Today, flying a drone has become a bona fide hobby, like playing with remote controlled cars and choppers.
Music on the move
Nowadays hardly anyone listens to CDs but the days of MP3s are also numbered with the rise of music streaming services. If you haven’t tried it yet, have a go at Spotify, Deezer or Soundcloud, all of which offer free subscriptions but with ads.
Streaming services not only give you access to vast number of songs but also offer recommendations based on what you are listening to. We discovered some of the best music this way.
Also, by using a streaming service you can easily avoid having to use up valuable space on your devices — this is particularly handy for mobile phones, as space is limited. Sharing playlists with other devices, as well as on social media networks, are also much easier.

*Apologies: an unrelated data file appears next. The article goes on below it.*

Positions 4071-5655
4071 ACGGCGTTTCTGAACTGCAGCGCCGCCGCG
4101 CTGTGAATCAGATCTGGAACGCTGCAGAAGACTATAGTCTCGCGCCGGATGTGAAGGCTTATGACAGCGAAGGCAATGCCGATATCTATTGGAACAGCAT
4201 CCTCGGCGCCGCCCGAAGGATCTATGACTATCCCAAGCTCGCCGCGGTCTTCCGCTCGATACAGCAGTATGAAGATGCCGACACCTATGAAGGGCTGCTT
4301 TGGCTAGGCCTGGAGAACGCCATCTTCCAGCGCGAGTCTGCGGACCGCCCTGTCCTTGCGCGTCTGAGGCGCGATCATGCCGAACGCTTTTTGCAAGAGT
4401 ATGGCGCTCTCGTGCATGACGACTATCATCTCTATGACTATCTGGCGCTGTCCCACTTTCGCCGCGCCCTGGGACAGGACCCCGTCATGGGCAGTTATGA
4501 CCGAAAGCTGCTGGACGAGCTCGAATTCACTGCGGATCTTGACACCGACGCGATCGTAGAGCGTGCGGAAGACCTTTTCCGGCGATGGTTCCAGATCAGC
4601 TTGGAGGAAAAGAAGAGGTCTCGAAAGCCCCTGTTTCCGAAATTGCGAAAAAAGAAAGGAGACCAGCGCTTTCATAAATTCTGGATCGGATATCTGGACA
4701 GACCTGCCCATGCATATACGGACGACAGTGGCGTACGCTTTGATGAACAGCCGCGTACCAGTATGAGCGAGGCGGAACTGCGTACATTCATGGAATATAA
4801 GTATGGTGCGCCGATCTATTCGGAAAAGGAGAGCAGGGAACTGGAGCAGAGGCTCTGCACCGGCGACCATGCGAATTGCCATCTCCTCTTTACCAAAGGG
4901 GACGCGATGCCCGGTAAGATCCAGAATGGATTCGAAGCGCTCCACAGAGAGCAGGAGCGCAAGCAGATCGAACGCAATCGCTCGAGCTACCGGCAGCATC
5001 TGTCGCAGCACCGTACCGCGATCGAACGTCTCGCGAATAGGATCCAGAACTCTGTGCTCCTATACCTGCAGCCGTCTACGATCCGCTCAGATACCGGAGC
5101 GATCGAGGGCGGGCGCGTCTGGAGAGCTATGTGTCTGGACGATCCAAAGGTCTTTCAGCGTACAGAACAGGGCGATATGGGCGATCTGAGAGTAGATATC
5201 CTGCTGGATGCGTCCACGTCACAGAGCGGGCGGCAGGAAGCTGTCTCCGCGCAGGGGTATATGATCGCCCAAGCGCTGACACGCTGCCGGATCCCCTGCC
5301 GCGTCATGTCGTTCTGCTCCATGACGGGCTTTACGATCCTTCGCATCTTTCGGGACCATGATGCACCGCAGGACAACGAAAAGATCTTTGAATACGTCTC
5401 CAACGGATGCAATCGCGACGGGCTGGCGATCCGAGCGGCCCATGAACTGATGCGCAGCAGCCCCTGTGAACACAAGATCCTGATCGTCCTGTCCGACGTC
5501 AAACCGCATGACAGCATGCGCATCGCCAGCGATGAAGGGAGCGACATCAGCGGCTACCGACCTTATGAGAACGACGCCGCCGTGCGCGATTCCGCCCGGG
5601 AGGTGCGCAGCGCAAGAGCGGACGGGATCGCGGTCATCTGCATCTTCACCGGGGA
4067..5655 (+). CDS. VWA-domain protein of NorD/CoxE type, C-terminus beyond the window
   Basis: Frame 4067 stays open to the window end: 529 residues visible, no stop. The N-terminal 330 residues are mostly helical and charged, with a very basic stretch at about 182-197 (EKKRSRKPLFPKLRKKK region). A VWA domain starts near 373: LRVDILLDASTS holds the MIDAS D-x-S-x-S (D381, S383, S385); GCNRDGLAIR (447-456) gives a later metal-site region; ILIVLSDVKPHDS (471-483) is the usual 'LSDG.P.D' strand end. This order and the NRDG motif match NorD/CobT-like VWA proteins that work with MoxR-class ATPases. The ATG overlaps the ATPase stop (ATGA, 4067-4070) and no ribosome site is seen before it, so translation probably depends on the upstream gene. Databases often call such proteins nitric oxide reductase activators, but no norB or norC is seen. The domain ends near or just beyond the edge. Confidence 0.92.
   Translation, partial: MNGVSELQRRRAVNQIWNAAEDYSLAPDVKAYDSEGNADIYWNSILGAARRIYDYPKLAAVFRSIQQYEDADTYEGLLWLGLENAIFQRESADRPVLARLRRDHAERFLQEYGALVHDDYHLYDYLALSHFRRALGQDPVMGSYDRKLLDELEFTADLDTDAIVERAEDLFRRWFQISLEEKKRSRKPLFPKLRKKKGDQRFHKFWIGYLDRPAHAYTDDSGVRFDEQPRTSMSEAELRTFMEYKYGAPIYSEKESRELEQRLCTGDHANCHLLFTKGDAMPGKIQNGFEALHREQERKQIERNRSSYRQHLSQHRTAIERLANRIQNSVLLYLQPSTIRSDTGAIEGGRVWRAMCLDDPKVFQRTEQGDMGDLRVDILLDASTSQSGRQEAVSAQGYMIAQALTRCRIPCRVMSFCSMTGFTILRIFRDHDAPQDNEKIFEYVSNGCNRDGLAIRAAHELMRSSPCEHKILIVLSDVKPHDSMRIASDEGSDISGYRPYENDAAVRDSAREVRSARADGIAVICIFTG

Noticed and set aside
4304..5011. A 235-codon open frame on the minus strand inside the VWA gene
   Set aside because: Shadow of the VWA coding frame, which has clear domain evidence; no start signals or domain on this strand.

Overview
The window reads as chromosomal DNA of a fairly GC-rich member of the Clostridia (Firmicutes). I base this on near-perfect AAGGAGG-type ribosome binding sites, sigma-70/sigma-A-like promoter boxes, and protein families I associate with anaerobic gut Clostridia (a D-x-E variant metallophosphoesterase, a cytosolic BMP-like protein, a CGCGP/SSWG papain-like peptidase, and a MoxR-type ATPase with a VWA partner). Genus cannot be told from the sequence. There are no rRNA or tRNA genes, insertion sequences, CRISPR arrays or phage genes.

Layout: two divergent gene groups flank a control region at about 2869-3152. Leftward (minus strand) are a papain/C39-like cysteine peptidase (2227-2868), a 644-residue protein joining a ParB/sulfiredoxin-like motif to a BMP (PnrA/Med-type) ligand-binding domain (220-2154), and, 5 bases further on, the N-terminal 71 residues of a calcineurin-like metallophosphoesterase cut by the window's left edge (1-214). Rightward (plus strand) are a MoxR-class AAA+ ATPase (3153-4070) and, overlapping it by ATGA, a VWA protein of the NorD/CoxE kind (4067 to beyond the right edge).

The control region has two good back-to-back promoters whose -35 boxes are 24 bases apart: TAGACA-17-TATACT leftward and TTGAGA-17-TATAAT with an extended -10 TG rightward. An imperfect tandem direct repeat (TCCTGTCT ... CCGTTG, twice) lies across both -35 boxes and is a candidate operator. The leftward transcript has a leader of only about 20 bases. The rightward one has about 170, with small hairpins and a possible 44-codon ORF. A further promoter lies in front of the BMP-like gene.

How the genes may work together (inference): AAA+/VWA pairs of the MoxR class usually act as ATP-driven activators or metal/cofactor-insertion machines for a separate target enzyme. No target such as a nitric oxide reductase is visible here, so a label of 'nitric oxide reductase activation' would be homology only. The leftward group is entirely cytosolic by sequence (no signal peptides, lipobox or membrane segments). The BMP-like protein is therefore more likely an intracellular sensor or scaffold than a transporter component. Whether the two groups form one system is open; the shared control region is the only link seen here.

Wearables get smart
Wearables are also not new but this is the year they have gone mainstream. If you are trying to lose weight or stay healthy, it’s time to get a fitness band to help monitor your progress.
Garmin, Jawbone and Fitbit make some of the best bands to help count your steps, measure calories burnt, monitor your heart rate and analyse your sleep pattern.
If you want something more then a smartwatch is a better bet. Most of the smartphone makers, including Samsung, Motorola and LG, make smartwatches for Android smartphones.
If you are using an iPhone and don’t want to wait for the Apple Watch which is slated to come out early next year then we recommend the Pebble.
A smartwatch will give you almost all the benefits of a fitness band and then some. Depending on the model, you will be able to read and reply text messages, answer calls, shoot photos and play games.